Firstly, in light of what happened in Connecticut yesterday, a lot of this post seems trivial, but outside a tragedy that unites us in our grief, it remains an interesting discussion of feminism and food, therefore relevant to this space.
When I read the food stories in this month’s Bust magazine, I skipped over the lead homemade Thin Mint piece and went straight to the boozy gelatin recipe from Austin blogger Casey Grim, who writes Modern Gelatina, a blog dedicated to cocktail-inspired gelatin dishes. I’ve never actually made one of her projects, but I’ve been a fan since stumbling across her site back in 2010. In the Bust bios this month, I read that she scored a book deal, so I wanted to see what she wrote so I could post something here to congratulate her on both the publication of the recipe in Bust and the book.
But before I got around to that, Casey (and those chocolate-covered Ritz “Thin Mints”) were the focus of a Twitter spat-turned-discussion between Kate Payne, a local author whom I’ve befriended over the years, and Bust editor Debbie Stoller. (I don’t know that Debbie was behind every single tweet, but I think most of them were hers.)
This tweet from Payne started it all:
She blogged about the exchange a few days later, but the conversation continued into this past week. It touched on the anti-feminist values of Big Food, whether or not we as feminists should be promoting quick-fix foods of the 50s and 60s and which “traditional” food/foodways/recipes/techniques are worth reviving in today’s DIY world.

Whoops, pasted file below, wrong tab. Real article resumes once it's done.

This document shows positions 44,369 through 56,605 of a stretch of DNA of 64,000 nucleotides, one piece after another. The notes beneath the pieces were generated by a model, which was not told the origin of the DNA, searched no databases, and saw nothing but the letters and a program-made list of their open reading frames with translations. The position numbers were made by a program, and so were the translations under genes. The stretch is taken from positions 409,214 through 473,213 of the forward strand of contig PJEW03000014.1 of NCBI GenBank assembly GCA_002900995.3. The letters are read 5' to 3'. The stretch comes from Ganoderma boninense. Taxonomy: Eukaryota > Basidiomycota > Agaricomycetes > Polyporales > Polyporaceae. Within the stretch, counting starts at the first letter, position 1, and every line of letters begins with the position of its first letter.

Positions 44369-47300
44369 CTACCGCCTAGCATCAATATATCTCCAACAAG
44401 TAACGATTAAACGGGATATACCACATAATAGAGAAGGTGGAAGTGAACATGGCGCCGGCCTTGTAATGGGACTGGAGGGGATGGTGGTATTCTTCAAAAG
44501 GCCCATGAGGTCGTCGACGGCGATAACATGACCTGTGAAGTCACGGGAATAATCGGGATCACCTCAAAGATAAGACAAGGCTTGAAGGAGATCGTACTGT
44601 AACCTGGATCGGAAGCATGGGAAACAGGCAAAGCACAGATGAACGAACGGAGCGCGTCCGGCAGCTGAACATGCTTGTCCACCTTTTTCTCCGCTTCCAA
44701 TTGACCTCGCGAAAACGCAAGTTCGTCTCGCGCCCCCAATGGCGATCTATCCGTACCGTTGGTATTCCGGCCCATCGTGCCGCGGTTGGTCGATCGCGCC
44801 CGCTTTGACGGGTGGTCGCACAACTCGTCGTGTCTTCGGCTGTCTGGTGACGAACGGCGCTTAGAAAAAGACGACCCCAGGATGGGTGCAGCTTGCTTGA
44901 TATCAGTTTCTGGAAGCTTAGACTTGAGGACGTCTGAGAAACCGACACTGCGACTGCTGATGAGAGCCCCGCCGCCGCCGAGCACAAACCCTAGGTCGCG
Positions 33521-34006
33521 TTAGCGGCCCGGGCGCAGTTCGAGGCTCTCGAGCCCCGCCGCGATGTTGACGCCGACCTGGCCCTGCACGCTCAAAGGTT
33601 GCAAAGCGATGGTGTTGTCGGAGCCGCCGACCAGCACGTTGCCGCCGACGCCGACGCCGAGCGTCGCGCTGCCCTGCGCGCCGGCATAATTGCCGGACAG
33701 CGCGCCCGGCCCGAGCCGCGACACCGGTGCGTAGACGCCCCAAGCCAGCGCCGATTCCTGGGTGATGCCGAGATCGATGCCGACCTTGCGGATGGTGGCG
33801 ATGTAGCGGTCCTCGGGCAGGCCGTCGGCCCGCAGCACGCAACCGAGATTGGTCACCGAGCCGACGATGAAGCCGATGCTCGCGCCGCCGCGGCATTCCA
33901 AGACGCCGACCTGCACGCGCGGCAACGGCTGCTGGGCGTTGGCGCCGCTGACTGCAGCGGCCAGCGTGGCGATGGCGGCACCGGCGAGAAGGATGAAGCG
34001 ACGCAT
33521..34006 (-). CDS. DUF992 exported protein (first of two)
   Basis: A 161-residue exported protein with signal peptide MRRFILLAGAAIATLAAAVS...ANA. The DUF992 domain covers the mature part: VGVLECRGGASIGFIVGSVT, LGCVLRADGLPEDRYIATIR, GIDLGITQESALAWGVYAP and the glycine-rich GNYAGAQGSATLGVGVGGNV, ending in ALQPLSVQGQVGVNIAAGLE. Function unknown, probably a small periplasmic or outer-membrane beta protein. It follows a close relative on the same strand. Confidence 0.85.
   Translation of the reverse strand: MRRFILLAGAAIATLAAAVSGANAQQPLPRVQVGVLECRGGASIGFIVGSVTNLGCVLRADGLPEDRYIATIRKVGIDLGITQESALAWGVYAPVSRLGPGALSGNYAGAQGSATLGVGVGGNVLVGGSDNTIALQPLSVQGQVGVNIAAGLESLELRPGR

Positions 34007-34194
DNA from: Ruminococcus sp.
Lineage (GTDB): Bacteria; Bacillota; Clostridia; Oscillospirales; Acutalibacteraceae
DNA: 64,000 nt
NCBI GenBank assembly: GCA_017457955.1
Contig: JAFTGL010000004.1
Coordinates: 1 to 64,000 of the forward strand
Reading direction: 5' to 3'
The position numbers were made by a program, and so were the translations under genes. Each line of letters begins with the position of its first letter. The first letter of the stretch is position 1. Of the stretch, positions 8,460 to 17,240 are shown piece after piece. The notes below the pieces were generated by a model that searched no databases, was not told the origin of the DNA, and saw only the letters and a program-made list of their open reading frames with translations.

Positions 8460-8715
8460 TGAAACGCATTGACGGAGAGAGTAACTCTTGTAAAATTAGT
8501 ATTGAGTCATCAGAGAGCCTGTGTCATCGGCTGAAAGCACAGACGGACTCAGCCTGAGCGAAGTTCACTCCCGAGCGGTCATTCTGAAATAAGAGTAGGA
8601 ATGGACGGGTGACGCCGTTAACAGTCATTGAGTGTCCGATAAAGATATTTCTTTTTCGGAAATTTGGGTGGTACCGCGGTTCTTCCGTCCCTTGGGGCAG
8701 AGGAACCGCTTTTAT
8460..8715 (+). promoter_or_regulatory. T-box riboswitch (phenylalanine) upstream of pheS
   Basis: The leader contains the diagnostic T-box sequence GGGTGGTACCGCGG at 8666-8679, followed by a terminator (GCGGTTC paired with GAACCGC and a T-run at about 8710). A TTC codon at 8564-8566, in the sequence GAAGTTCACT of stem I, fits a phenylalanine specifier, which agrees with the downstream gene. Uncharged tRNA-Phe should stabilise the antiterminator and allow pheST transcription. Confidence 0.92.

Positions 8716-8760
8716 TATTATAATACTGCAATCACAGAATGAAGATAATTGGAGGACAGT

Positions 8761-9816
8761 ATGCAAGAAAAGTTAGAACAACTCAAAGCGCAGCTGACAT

I sent a few tweets early in the week, mostly trying to remind everyone involved that just because we’re not going to agree on everything doesn’t mean that we have to be snarky or rude when we express dissent.
Kate apologized for her initial tone, but Bust never expressed any remorse for their sarcastic retort.
This post isn’t an attempt to choose sides and say whether one person/side was “right” or “wrong” but merely to acknowledge that there are significantly different opinions over what kinds of food feminists should celebrate and that I don’t think these differences should create such a divide among an already splintered community.
Just imagine if every meat-hating feminist was actively combative to every meat-eating feminist simply because the carnivorous one refused to get behind the tenets of a book like “The Sexual Politics of Meat.” What if a canning, chicken-raising, stay-at-home homesteader refused to befriend a company executive just because the career-focused woman didn’t have any interest in putting up her own applesauce?
These scenarios extend beyond food, of course — I recently discovered that a new friend, who is also a baker in town, teaches (and blogs about) pole dancing — but there has to be a way to say, “I disagree with you, but I respect your values and perspective.”
That’s not nearly as fun (or cathartic or provocative) as tweeting or saying something a little more off the cuff, but there’s enough drama in this world already. (See note at the top of this post.)
When so many women refuse to even identify as feminists, we shouldn’t spend so much of our time getting defensive when we could simply blog/tweet/say our constructive criticism and get on with our work. I still think Bust should have apologized to Kate for its unnecessarily rude response, but I also think that Bust has done a lot of good work for our generation of feminists. I’m not inclined to pull my support of them over a Ritz cracker and a few poorly thought-out tweets.
We still live in a world where Anne Hathaway has to field ridiculous slut-shaming questions about some dick photographer’s decision to sell a photo of her crotch and where girls on a softball team go to celebrate the game at Hooters.
I guess it’s just my (perhaps naive) nature to be the one to say, “Can’t we all just get along?” but it’s important to take a step back and recognize that we have some very big fish to fry and perhaps we shouldn’t use too much salt along the way.